A young British conductor is developing a fruitful relationship with The Philadelphia Orchestra. WRTI's Jim Cotter reports.
Lauded for his diverse range of conducting styles and his unique sense of silence as an expressive tool, Robin Ticciati has achieved much in his 31 years. He founded a chamber ensemble while only 21, and made his La Scala debut at 22 - the youngest conductor ever to stand on the podium of Italy’s greatest opera house.
This Sunday at 1 pm, it’s the fast-paced, one-act opera Salome, among the most important musical works of the 20th century, standing out for its revolutionary use of a large-scale orchestra and virtuosic singers, as much as for its graphic depiction of this deeply psychological tale, performed in a historic, joint production by The Philadelphia Orchestra and Opera Philadelphia. It was the Orchestra’s last concert this past May, just before they departed on their China Tour.
It was a Bible story, and then a French play by Oscar Wilde. Then it was translated into German, before Strauss turned it into his opera, Salome. As WRTI’s Susan Lewis reports, a production from May, 2014 continued the evolution of this complex and compelling work of art.
On Sunday, November 2, 2014 at 1 pm on WRTI, listen to a recorded broadcast of The Philadelphia Orchestra and Opera Philadelphia performing Richard Strauss' Salome.
Bass-baritone Alan Held talks with WRTI's Susan Lewis about his character, Jochanaan (John the Baptist).
Oscar Wilde’s late 19th-century play, retelling the biblical story of Salome, became the basis for Richard Strauss' one-act opera SALOME that premiered in Dresden in 1905. As WRTI’s Susan Lewis reports, the opera continues to shock and dazzle, nearly a century later.
WRTI re-broadcasts The Philadelphia Orchestra and Opera Philadelphia in a joint production of Salome, with Camilla Nylund in the title role, on Sunday, November 2 at 1 pm.
Soprano Camilla Nylund talks with WRTI' s Susan Lewis about the character Salome, which has become one of her signature roles.
This Sunday at 1 pm, from a Philadelphia Orchestra concert this past May at Verizon Hall, Yannick is on the podium to conduct Barber’s Adagio for Strings, an ethereal meditation that has emerged as an iconic piece of 20th-century American music; Bartok’s First Violin Concerto, played by Lisa Batiashvili, one of the world’s most sought-after violinists; and the concert will conclude with that imposing orchestral cathedral of sound known as Bruckner’s Symphony No.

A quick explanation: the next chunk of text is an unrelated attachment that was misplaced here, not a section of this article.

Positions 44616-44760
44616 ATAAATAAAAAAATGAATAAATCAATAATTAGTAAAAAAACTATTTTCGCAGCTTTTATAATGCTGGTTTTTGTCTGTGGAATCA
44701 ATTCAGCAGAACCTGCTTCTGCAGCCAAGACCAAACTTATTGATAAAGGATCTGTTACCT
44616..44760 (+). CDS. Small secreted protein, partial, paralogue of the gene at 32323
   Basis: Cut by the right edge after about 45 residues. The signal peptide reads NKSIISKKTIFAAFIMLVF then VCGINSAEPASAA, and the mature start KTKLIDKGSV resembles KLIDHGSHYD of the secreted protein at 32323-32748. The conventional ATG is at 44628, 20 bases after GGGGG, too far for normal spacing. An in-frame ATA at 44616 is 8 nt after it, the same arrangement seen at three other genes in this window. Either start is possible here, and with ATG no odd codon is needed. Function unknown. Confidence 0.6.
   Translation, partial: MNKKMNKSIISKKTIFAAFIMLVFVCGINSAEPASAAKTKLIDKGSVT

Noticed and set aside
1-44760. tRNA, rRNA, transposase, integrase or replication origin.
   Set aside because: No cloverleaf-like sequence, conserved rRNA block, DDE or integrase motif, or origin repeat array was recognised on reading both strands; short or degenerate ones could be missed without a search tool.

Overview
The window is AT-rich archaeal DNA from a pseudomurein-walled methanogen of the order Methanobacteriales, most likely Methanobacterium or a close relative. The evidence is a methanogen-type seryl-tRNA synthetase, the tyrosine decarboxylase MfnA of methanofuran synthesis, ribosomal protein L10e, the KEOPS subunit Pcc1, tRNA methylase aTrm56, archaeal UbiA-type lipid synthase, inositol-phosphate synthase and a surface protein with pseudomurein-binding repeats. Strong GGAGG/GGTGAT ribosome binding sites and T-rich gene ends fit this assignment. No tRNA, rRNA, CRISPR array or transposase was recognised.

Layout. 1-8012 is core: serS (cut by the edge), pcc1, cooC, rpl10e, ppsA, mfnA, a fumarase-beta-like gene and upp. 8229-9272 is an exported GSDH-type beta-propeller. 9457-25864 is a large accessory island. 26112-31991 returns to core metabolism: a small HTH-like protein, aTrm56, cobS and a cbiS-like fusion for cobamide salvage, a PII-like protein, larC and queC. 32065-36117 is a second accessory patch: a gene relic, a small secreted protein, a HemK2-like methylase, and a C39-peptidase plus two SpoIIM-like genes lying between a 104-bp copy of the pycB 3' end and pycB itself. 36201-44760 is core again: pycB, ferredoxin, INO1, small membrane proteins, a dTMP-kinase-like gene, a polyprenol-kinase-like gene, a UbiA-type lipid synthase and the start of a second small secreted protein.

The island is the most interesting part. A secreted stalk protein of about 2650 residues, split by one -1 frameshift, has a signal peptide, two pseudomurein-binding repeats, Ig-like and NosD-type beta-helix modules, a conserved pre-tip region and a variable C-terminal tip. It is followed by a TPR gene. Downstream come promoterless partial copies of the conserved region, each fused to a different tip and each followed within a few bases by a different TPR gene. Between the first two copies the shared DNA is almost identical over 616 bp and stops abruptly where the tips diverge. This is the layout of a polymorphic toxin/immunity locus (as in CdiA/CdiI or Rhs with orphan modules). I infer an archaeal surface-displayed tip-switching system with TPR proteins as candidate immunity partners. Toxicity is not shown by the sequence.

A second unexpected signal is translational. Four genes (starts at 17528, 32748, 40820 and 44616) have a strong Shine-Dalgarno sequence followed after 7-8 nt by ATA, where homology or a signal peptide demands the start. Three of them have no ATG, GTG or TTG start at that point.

Join us this Sunday, October 19th at 1 pm to hear the first concert from last April's Philadelphia Orchestra Mozart Celebration, which brings us three Mozart masterpieces! With Yannick on the podium, the Orchestra will play an overture to one of Mozart's three operas set to a libretto by Lorenzo Da Ponte, Cosi fan Tutte, and then continue with the Piano Concerto No.
What a program! It's a re-broadcast of The Philadelphia Orchestra in Concert on WRTI, Sunday, October 12th at 1 pm. The Fred J. Cooper Memorial Organ and organist Michael Stairs are two of the biggest stars in a firmament of many! Philadelphia Orchestra Music Director Yannick Nézet-Séguin had to withdraw from this performance in March, but it brought conductor Alain Altinoglu to Verizon Hall at Yannick’s recommendation, and was he ever in his element!
Johannes Moser speaks with WRTI's Susan Lewis during intermission.
Yannick speaks with WRTI's Jim Cotter about the program.
Yannick Nezet-Seguin leads the Philadelphia Orchestra at Verizon Hall in a program culminating in Beethoven's monumental Symphony No. 3, "Eroica," originally intended as a grand and heroic tribute to Napoleon. Upon learning, however, that Napoleon had crowned himself Emperor of all Europe, Beethoven scratched out the dedication with such vigor that he tore through the paper. This is music that succeeds in creating a new architecture for the symphonic form, and it supplied ignition for the Romantic style in music.
Also on the program, Richard Strauss's Metamorphosen for 23 solo strings, which opens with a haunting rhythm clearly quoting the funeral march of Beethoven’s "Eroica." The intensity and pathos is that of a mature composer, nearing the end of his career, who has witnessed the World War II destruction of Europe, and stands in stark contrast to compositions of the younger Strauss we've heard in earlier broadcasts this season.
Filling out the program is Shostakovich’s Cello Concerto No. 1, written for the great cellist Mstislav Rostropovich and given its U.S. premiere (and first recording) by him with The Philadelphia Orchestra and Eugene Ormandy in 1959. Our soloist is German-Canadian cellist Johannes Moser, a young virtuoso who will perform this fiendish concerto, which, like the 10th and 11th symphonies heard elsewhere in the 2013/2014 season, was written following the death of Stalin, and marks a return to greater creative freedom for Shostakovich.
Here's Johannes Moser performing in 2011. During intermission, WRTI's Susan Lewis will speak with the young cellist.
Join us this Sunday, from 1 to 4 pm, for a Philadelphia Orchestra in Concert re-broadcast from a series of fall 2013 concerts that introduced Philadelphia audiences to three major new works commissioned by the Orchestra.
Many great composers in history wrote for the bassoon. But in the last 70 years or so, the instrument has often been associated with one particular bouncy melody from a classic animated film. As WRTI’s Susan Lewis reports, a recent premiere reminds us of the bassoon’s lyrical beauty.
On Sunday September 28, 2014, on WRTI, Daniel Matsukawa and The Philadelphia Orchestra perform David Ludwig’s Pictures from the Floating World.